Was there an even better way?

After the above exercise, I decided that Improving spend analysis visibility had to become a priority, so the contractor and I started looking at solutions.

  • Should I employ 1-2 people to keep manually coding the data in Excel?
  • Could we try and change the coding in the ERP system to make it more relevant for Procurement? 
  • Should we wait for the new ERP system to be deployed and be part of the change programme to deliver what we need in spend analytics?
  • Could we buy some new software to help us do it?
  • Should we give up on it as it is just too difficult to do now?

How I went evaluating the options:

Employ additional people & use Excel• Could get on with it quickly• Expensive to recruit
• Reliant on Excel 
• Limited Functionality
Change the coding in the current ERP systems• Able to easily reconcile with Finance• Finance was not willing to change its general ledger coding
• Significant costs and effort for dual matching codes
Wait for a new single ERP system• Have one system that provides ‘one version of the truth’.• The time it would take to deliver
• Competing views on what Procurement vs finance wanted
Dedicated Spend analysis software• Give category insight in a digestible way• Finding a provider who understood procurement, strong software and easy to use
Give up• Focus on other priorities that were critical to my role• Credibility issues with me and my team
• Unable to move forward quickly on category management
• Harder to find savings

Which options did I proceed with?

As you can see from the table above each option had pros and cons. 

I progressed with 3 options above (additional employees, change coding in the current ERP system and wait for a new ERP system). I was hedging my bets between short and long term. 

I had not selected the spend analytics solution as I felt the providers did not understand what I wanted, and I wanted to try and use existing company software we already had.

All 3 selected options gave me additional problems and none of them solved the problem at its core. Recruiting people was putting pressure on my headcount numbers with my boss and HR, I could not get finance to change their coding in the existing system as the current coding was too embedded in their ways of workings, the new ERP system was a two-year project so waiting for this to happen was taking too long.

The Solution

What did I need?

I needed to improve spend analysis visibility, I needed someone to come in and fix my spending problem quickly, timely and who understood how a procurement team operated and with strong software and a great roadmap (and of course at a great price). All the above options were giving me hassle and issues in their own way.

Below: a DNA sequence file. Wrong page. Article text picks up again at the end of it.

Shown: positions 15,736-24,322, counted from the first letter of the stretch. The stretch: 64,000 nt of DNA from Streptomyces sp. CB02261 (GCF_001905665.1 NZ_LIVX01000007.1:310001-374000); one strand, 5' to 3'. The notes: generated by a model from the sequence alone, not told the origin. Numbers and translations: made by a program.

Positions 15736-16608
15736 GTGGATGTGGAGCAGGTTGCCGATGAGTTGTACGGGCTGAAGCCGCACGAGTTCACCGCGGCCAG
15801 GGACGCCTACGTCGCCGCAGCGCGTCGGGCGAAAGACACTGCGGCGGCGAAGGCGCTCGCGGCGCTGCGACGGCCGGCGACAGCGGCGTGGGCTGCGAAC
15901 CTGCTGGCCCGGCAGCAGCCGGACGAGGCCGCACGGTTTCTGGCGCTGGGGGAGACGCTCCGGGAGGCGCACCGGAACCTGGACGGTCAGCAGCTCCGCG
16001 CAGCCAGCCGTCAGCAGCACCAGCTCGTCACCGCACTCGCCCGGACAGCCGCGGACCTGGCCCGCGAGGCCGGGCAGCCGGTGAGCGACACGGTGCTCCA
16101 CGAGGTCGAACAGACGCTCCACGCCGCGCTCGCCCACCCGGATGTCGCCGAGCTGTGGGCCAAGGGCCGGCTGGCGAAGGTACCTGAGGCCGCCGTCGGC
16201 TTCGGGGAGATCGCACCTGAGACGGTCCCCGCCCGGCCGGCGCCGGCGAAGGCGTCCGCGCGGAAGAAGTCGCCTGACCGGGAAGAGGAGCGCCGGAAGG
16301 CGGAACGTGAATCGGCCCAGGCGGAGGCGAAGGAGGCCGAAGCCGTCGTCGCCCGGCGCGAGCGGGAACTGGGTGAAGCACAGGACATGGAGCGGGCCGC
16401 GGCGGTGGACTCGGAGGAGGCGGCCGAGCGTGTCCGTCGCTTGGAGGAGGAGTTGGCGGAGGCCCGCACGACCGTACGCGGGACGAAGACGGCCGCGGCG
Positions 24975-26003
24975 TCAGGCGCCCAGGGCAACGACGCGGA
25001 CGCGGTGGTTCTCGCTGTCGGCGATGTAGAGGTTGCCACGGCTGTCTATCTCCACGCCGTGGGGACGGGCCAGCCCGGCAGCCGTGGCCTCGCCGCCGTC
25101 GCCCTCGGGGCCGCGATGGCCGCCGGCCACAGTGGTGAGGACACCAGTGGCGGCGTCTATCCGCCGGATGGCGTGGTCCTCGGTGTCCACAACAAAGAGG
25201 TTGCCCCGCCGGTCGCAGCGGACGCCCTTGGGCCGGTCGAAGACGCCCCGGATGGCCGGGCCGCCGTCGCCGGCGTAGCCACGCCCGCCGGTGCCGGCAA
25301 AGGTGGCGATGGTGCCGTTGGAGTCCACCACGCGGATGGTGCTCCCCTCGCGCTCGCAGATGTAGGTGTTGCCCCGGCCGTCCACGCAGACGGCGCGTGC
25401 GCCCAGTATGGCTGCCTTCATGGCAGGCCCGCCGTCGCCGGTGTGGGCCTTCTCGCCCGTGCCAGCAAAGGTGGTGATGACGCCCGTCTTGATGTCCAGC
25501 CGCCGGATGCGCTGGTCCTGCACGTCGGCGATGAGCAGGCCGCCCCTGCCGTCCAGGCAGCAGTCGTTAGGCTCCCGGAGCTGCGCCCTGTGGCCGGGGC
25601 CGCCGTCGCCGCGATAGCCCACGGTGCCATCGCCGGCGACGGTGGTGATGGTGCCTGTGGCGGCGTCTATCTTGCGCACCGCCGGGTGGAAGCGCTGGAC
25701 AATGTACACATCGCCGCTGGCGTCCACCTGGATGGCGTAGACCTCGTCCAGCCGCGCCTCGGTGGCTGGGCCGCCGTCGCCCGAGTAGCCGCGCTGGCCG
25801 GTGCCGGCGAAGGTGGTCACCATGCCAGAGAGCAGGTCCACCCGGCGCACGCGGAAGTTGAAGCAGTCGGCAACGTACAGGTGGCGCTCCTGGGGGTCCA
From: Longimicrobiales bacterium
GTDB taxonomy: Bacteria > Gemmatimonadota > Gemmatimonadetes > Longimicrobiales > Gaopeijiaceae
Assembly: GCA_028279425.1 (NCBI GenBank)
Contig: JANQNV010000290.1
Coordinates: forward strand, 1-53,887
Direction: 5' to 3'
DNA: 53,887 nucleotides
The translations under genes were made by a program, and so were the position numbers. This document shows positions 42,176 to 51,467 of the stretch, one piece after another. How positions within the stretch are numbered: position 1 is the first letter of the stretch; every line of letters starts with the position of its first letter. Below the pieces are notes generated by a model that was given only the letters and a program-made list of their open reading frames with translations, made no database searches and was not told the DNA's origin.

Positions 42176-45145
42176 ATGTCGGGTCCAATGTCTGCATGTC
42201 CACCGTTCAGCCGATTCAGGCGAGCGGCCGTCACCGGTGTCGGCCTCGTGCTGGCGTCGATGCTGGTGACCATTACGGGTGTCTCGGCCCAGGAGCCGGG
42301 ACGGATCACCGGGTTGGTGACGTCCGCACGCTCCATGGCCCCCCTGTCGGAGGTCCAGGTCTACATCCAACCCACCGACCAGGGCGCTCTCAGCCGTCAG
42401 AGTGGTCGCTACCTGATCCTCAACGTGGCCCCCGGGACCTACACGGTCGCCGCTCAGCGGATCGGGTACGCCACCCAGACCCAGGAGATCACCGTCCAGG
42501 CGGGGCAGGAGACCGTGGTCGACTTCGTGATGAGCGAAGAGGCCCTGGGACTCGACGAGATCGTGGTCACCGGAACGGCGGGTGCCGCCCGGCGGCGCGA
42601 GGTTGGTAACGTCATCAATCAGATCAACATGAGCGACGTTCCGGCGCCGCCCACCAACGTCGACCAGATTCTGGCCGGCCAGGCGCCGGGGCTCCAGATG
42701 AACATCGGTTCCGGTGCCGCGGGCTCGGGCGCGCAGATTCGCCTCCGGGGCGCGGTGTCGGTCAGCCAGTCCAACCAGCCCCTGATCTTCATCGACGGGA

SpendQube came about from all my learnings above. We developed what I wanted:

  • A tool that is simple to use.
  • A tool built for category management.
  • A tool that categorises my data correctly with little involvement from me and my team 
  • A tool that enriches my data 
  • A tool that can combine multiple data sets.
  • A trusted advisor who would not just implement a tool but help me figure out how to best structure my spending, advice on pitfalls and provide best practices for my company.

The benefits of Spend Analysis

1. Identifying areas for cost savings: Good data can help the CPO identify areas where cost savings can be made by analysing spending patterns, identifying suppliers that provide better value for money, and highlighting areas of excessive spending. Thus Improving spend analysis visibility.

2. Mitigating risk: Data can help the CPO to identify potential risks and vulnerabilities within the supply chain. For example, by monitoring supplier performance metrics such as delivery times, quality, and compliance, the CPO can identify areas where there may be potential risks to the business and take corrective action.

3. Better supplier management: Data can help the CPO to better manage supplier relationships. By analysing supplier performance data, the CPO can identify areas for improvement and work collaboratively with suppliers to drive better performance and achieve better outcomes for the business.

4. Strategic decision-making: Data can provide the CPO with valuable insights that can inform strategic decision-making. By analysing data on supplier performance, market trends, and procurement metrics, the CPO can make informed decisions about which suppliers to work with, which products to procure, and which procurement strategies to employ.